|Scientific Name:||Conus kersteni|
|Species Authority:||Tenorio, Afonso & Rolán, 2008|
|Red List Category & Criteria:||Near Threatened ver 3.1|
|Reviewer(s):||Monnier, E. & Seddon, M.|
|Facilitator/Compiler(s):||Seddon, M. & Peters, H.|
This species is endemic to the Cape Verde Islands where it is found at Tarrafal off the southwest coast of the island of São Nicolau. There are several scattered records of the species from around the island. The centre of distribution lies off a small town with a harbour, with low levels of pollution (sewage, runoff and oil spills). The other sites are less accessible as there is no road linking to the main town. This species is highly restricted in its range and there are no known conservation measures currently in place.The species is assessed as Near Threatened on a precautionary basis due to small range, restricted number of locations and low level threats.
|Range Description:||This species is endemic to the Cape Verde Islands where it is found at Tarrafal off the southwest coast of the island of São Nicolau (Filmer 2001, amended 2009). There are several scattered records of the species from around the island.|
|FAO Marine Fishing Areas:|
Atlantic – eastern central
|Range Map:||Click here to open the map viewer and explore range.|
|Population:||The populations are considered to have been stable over the last 10 years but the species is scarce in suitable habitats in the breeding season in the region (M.J. Tenorio pers. comm. 2011).|
|Current Population Trend:||Stable|
|Habitat and Ecology:||This species has been found on algae covered rocks and crevices at 1 to 3 m (Filmer 2001, amended 2009). Sizes of this species reported on a shell auction website have typically measured 22-24 mm (www.shellauction.net).|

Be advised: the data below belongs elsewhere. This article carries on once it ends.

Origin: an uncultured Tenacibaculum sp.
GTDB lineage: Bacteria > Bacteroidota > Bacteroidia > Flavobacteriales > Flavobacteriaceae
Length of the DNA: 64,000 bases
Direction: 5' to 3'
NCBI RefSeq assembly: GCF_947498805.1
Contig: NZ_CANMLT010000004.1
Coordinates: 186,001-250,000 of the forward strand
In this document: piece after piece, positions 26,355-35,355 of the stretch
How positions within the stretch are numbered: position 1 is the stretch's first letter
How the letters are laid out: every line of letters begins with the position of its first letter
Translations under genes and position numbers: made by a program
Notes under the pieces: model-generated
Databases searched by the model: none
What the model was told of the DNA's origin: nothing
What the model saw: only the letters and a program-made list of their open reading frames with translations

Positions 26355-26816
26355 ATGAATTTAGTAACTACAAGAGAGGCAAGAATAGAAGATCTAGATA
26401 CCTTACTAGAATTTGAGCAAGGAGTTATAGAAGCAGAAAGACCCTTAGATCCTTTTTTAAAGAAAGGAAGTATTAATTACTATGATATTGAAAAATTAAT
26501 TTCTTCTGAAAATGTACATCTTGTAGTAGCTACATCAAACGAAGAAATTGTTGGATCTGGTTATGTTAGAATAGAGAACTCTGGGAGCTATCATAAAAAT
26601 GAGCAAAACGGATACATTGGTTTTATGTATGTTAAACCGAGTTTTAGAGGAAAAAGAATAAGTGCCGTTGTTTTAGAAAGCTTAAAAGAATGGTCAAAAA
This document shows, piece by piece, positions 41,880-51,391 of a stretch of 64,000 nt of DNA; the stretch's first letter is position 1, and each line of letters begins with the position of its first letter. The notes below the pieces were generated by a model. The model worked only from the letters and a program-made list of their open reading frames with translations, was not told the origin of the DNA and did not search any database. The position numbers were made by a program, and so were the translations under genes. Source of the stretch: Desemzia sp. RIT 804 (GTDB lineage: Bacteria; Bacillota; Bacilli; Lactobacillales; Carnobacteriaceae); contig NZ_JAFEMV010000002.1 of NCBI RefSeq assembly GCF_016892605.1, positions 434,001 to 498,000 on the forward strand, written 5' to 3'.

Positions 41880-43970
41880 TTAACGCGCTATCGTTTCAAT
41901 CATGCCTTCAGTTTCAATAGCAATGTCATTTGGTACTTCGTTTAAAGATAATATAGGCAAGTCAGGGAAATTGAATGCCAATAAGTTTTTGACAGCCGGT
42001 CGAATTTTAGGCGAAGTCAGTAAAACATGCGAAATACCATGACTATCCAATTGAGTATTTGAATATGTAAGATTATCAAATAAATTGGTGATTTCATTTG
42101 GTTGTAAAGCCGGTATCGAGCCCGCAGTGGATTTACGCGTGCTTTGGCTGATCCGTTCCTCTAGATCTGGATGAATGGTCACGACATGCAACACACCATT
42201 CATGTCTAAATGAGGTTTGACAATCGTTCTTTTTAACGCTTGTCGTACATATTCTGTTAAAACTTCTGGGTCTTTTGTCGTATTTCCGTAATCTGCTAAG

|Use and Trade:||
In common with all Conus spp. and other molluscs, the shells of this species are traded for the specimen shell market. There are no quantitative data available on the number of shells removed..
Shells of this species are extremely scarce with only one or two examples beng offered for sale at very high prices. This is almost certainly a reflection of their scarcity in the wild owing to their highly restricted area, despite their habitat being at shallow depths.
|Major Threat(s):||The centre of distribution lies off a small town with a harbour, with low level of pollution (sewage, runoff and oil spills). The other sites are less accessible as there is no road linking to the main town.|
This species is highly restricted in its range and there are no known conservation measures currently in place for this species.
In common with all small Conus spp., the shells of this species are only traded for the specialist collector. When recently collected the shells are almost black. Their small size (typically 22 mm) and superficial damage makes them less appealing than larger shells.
Filmer, R.M. 2001. A Catalogue of Nomenclature and Taxonomy in the Living Conidae, 1758-1998. Backhuys Publishers, Leiden, The Netherlands.
IUCN. 2012. IUCN Red List of Threatened Species (ver. 2012.1). Available at: http://www.iucnredlist.org. (Accessed: 19 June 2012).
|Citation:||Tenorio, M.J. 2012. Conus kersteni. The IUCN Red List of Threatened Species 2012: e.T192354A2079008.Downloaded on 06 December 2016.|
|Feedback:||If you see any errors or have any questions or suggestions on what is shown on this page, please provide us with feedback so that we can correct or extend the information provided|